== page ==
there is already mentioning of “razor makers”
, “balh.org.uk“)
George REVIL & SON“, who had “George HOLDEN (Father: Elias HOLDEN, late Rotherham)”
as an apprentice in 1788 for 10 years were in fact “George REVELL, cutler”, with his son
“John Revell/Revil (1759, F1774)”, and not the George Revel and sons were looking for.
(for more information, see further below this article)
: “Joseph SPURR (1764)”, one source puts his master as Revell, the other as Revill!
*²: “Joseph Wigglesworth”, 1774, apprenticed to George Revell 
“James WIGGLESWORTH” (his brother), apprenticed to:
(1) 1776 (7,5 y.) George Revell, junior.; 
(2) 1779 (3-11) to Smith Thomas

Both, “George REVELL” (1730, 1737, F1739), as well as “George REVELL” (1736, F1744),
would have apprentices. It is impossible to say which George Revell had which apprentices. That is why I haven’t noted all apprentices of “George Revell”

Now, when we look at the real evidence, we see:

  • 1774 “Sketchley’s Sheffield Directory”
    Revill George, razor and jack penknife maker New street
    Revill George, Newstreet 1a
    Revill George, Newstreet 1b
  • 1781 “Bailey’s Northern Directory” (Link)
    Revill George and sons razor and jack penknife maker New street
    Revill George and sons.JPG
  • 1787 “Gales & Martin”
    George Revel, cutler, Ratten Row (Ratten Row = Radford Street)
    Revel George 1aRevel George 1b


So, between 1774 & 1781, George Revill, razor and jack penknife makerNew street,
had at least 2 son’s who were granted Freedom to work with their father. Meaning,
those 2 son’s were ≥21years around 1775-1780, thus born ≤1754-1759, which gives
a timeframe in which father George was born, around ≤1726-1738. Father George
would have become an apprentice ≤1740-1752, and granted Freedom ≤1747-1759.

The directory of 1787 (“Gales & Martin”) shows 2 trademarks of George Revel, 1 of
them is the known trademark of George Revill (1774 “Sketchley’s Sheffield Directory”).
Revill George, Newstreet 1b Despite is was normal to have more then one trademark when they became Freeman of another discipline, I believe it would be strange to have a second
trademark around the age of 40-50 years…
Revel George 1c.JPG Because “Revel (Revill) George” moved (to “Ratten Row”), also because
of the second trademark (and the fact there isn’t mentioned an extra trade which would explain a second trademark) and the change from “Revill George and sons” to “Revel (Revill) George”, I believe the “1787 Gales & Martin” “George Revel/Revill” is “George Revel/Revill Junior! He would have inherited the trademark of his father,
Revill George, Newstreet 1b (“falchion G R”)

I wouldn’t be surprised if father George Revill had died between 1781 & 1787, or at least wasn’t able to work anymore. By then, George Revel junior would have inherited his fathers trademark (“falchion G R”).
Revel George 1c.JPG George Revel’s second trademark (“cross BELVOIR”) in “1787 Gales & Martin Directory”, could be George Revel junior‘s own trademark, granted together with his freedom. (or maybe of his brother Henry?).

Of course, all of this is pure speculative…

Still, all this information leads to the assumption that “George REVELL (1770, F1776)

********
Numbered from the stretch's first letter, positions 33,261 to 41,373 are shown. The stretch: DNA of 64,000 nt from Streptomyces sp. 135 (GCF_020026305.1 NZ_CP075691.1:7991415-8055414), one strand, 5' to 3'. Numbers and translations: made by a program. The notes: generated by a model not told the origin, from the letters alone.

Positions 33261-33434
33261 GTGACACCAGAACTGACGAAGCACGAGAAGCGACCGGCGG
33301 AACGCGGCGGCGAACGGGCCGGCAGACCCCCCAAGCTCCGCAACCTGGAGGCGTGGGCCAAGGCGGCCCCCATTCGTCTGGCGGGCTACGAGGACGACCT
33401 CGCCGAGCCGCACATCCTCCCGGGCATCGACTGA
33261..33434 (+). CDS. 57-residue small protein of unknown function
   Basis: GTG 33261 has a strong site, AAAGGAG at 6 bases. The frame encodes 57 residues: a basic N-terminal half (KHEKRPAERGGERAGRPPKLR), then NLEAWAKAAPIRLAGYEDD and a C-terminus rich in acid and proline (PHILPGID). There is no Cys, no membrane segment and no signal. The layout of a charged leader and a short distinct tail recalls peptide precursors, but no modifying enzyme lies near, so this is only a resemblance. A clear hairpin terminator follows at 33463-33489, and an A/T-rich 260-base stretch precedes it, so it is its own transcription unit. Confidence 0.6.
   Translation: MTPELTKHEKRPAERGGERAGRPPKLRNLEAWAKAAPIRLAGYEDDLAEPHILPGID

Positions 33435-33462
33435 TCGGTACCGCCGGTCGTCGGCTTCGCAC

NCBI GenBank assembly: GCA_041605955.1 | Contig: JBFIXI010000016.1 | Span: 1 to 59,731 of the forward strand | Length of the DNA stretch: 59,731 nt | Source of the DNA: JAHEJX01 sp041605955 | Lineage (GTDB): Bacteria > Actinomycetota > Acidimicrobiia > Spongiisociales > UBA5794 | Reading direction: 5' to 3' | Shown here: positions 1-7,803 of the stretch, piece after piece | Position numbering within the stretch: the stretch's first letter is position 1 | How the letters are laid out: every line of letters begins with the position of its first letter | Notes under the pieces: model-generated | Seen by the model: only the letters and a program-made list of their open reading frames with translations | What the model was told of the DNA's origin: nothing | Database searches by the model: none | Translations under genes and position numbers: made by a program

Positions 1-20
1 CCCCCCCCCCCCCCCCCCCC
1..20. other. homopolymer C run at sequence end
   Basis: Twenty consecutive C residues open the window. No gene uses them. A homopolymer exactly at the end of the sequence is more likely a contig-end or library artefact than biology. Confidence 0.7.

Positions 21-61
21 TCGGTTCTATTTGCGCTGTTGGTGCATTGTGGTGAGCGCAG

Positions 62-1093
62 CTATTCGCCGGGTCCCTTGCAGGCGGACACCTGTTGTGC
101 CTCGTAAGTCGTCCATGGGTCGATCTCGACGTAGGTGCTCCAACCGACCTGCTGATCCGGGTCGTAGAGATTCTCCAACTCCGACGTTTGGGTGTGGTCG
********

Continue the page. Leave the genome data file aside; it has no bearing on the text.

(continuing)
Henry REVELL (1770, F1777), son’s of George Revell, cutler, could very well be the
son’s of the George Revill we’re looking for.

It appears to fit very well! Knowing that “George & Henry Revell” (son’s of George), got their Freedom in  1776 (George) & 1777 (Henry), it would explain the fact that “George Revill/Revell” (father) was listed in 1774 without his son’s (they were still
in their apprenticeship), and “Revill George & sons” was listed in 1781. This isn’t evidence, but still a assumable possibility!


Now, look a moment at next example:
Revell George, master, example
Matthias SMITH, son of Daniel Smith, Grenoside, cutler (deceased); was apprenticed to: (1) Robinson Jonathan, cutler, 9-2, 1761;
(2) Staniland Richard, cutler, 7, 1763;
(3) Revell George, cutler, 3-9, 1766, F1777
I believe what is meant is:
(1) Matthias Smith needed to be an apprentice of Robinson Jonathan for 9y. (Before
being a Freeman), after 2y., for some reason (sickness, death of the master,…) it
wasn’t possible to continue…
(2) Matthias continued the remaining period (7y.) as an apprentice of Staniland Richard.
(3) 3y. later, in 1766, he continued his apprenticeship with Revell George. He only needed 3y. (till 1769), but he was bound (probably to work as a journeyman) for a period of 9y. (an extra 6y.) instead of 3y. (until 1775), before he it was possible for him to be Free and start his own firm, after which Matthias Smith was granted his Freedom in 1777.
(Also see “Background information about the Cutlers’ Company, Freedom, marks…“:

“…It seems likely that this was designed to use them as journeymen.
It seems that poor boys, or boys whose fathers was dead, were
more likely to be bound for longer periods. “balh.org.uk”…

Revell George, son of George,

Revell George, son of George, cutler, to Father, cutler; 3-8, 1770, F1776;
If the previous statement is correct, following example suggests, that Revell George, son of George, cutler, was apprenticed (1770) for a minimum period of 3 years (to be granted Freedom, minimum in 1773) to his father, but was bound for 8 years (until 1778). So, George junior was a Freeman in 1776, but stays working for his father (under his name) until at least 1778. This also suggests that George junior was 21 years old around 1773 (minimum age of 21 to be Freeman)!